numerous is indicated by the decree of the Privy Council in 1606 ordering their
destruction in all "houssis and strenthis" in the Borders save those of "answerable
baronis." The reason given was that their presence made it difficult, in case of
trouble, "to wyn and recover the saidis houssis and to apprehend the lymmairis being
thairintill." The "yettis" were accordingly to be removed and "turnit in plew
(plough) irnis or sic other necessar werk." ¹ This measure was part of the general
policy for the establishment of peaceful conditions on the Borders, but the "yetts"
are known as defensive features that were common throughout the country. ² In every
case their manner of construction is similar and apparently peculiar to Scotland:
the bars penetrate mutually and alternatively in alternate compartments.
As suggested by the map (fig.6), most of these ancient structures have been
swept away, mainly, it would appear, within the last hundred years or so. For
example, at the close of the eighteenth century there were still the remains of five
towers in Mouswald parish, ³ where now is but the fragment of one. Even fifty years
later, in the parish of Kirkpatrick-Fleming, there were seven similar towers within
four miles of the one at Woodhouse, ⁴ the solitary and ruinous survivor. A few in
greater or less degree still serve as dwelling-places. Bonshaw (No. 1), Stapleton,
Lochhouse, and Isle have lost little of their original character and are inhabited.
Robgill, Breckonside (No. 475), and Sundaywell (No. 137) have been incorporated
in modern structures; but the chief example in this connection is Hoddom Tower
(No. 90), the central feature of the present mansion. Fourmerkland Tower (No. 280)
was occupied till comparatively lately; two storeys of Bogrie Tower (No. 138) make
a shepherd's house.
On the Borders, indeed, any stone building might have on occasion to serve as a
fortress. The map (fig. 6) of strong places on the West March in the 16th century
thus includes all types from the castles proper of Lochmaben and Caerlaverock
to the humblest of residential towers. Thus, too, Annan Church steeple could attain
the rank of a fortress, and suffer siege (see p. xxxi.); a process reversed in the case
of the later castle proper, which was adapted as a church (see p. xlvi). What probably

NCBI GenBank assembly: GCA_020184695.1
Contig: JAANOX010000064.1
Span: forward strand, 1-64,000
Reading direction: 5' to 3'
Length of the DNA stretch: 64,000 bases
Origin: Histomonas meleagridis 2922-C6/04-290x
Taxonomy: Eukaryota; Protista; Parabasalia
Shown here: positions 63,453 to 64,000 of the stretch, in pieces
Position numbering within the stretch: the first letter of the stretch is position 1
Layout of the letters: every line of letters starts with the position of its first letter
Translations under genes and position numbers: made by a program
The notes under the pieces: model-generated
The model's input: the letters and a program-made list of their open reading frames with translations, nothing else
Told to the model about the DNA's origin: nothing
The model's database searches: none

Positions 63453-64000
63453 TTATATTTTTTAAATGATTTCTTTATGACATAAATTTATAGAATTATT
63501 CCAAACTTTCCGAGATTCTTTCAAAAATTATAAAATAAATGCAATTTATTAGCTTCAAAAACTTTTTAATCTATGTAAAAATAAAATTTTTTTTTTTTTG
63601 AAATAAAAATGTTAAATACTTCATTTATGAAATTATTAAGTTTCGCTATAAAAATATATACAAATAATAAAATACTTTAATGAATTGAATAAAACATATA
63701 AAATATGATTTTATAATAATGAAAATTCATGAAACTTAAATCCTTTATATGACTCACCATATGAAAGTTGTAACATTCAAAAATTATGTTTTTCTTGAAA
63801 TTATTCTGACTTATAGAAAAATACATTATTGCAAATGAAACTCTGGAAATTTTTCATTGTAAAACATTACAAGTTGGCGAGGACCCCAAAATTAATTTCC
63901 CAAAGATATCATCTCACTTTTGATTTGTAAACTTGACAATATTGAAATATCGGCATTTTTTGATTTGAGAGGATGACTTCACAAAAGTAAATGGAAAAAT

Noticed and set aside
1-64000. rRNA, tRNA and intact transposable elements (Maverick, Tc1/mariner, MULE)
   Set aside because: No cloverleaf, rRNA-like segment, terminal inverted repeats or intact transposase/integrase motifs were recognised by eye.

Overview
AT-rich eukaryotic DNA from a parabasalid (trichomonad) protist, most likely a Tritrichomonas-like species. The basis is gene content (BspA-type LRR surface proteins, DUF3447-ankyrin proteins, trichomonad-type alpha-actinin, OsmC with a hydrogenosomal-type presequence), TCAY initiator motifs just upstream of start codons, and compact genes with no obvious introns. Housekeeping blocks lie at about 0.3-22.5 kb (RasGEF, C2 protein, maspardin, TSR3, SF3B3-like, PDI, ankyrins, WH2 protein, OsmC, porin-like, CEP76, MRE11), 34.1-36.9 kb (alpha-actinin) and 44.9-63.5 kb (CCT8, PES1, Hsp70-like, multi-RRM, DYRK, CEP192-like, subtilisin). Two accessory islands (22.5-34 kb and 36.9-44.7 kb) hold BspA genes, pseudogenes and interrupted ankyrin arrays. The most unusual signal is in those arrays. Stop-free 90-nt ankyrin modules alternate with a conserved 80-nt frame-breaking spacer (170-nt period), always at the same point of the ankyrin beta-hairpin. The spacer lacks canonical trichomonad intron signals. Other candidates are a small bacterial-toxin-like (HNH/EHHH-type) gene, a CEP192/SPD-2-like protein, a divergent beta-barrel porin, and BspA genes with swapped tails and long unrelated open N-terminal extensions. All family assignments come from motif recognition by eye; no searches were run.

was the ordinary type of town house of the poorer sort is described by the traveller
of 1629 already cited. At Langholm he lodged "in a poor thatched house the wall
of it being one course of stones, another of sods of earth, it had a door of wicker rods."
The story of the successful attack upon the steeple at Annan by an English
column in September 1547 illustrates the method of such operations upon the Borders.
"And we having in ordenaunce but a facon, a faconett, and foure quarter facons,
for that ther is no baterie peice at Carlisle, divised that night (i.e. Sunday, September
4) howe we shulde maik warr agaynst the house on the morowe. At viijth of the
clok in the mornying, we laid those sex peices to beit the battailling, and appoyntid
certane archers and hagbutters to maik warre also untill a paveis (i.e. large shield)
of tymbre might be drawn to the sidde of the steplee, under whiche sexe pyoners might
work to have undermyened the sam; and in putting these to effectes, they in the
house maid sharpe warre, and slewe foure of our men and hurt divers others. And
with grett stones from the steple toppe, brooke the paveis after it was sett, and being
in that extrymytie, lakking ordenaunce for that purpose, we caused certane pyoners
cutt the walle of the east end of the quere, overthuart abone the earthe, and caused
the hooll ende to falle, wherwith the rooff and tymbre falling inward, slewe vij Scotes-

1 Reg. P.C. vii. p. 271.
2 Cf. Proc. Soc. Ant. Scot., xvii. pp. 98 ff.
3 Stat. Acct., vii. p. 298.
4 New Stat. Acct., iv. p. 279.


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